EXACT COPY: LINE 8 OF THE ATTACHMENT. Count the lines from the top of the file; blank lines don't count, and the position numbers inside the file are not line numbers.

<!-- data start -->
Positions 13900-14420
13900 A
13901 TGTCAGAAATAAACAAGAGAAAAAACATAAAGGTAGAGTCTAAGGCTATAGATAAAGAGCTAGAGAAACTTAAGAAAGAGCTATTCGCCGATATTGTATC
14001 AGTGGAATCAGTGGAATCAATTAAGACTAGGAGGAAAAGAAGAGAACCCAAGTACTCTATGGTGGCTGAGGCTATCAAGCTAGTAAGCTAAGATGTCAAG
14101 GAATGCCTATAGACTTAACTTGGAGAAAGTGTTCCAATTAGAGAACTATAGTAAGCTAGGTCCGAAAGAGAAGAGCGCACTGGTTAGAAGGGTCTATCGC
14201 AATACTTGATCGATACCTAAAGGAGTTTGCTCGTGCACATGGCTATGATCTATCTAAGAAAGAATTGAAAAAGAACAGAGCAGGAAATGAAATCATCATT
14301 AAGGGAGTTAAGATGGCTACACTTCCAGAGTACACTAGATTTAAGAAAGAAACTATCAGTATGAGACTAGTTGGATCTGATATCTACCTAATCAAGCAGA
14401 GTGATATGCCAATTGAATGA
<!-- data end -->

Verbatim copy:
14401 GTGATATGCCAATTGAATGA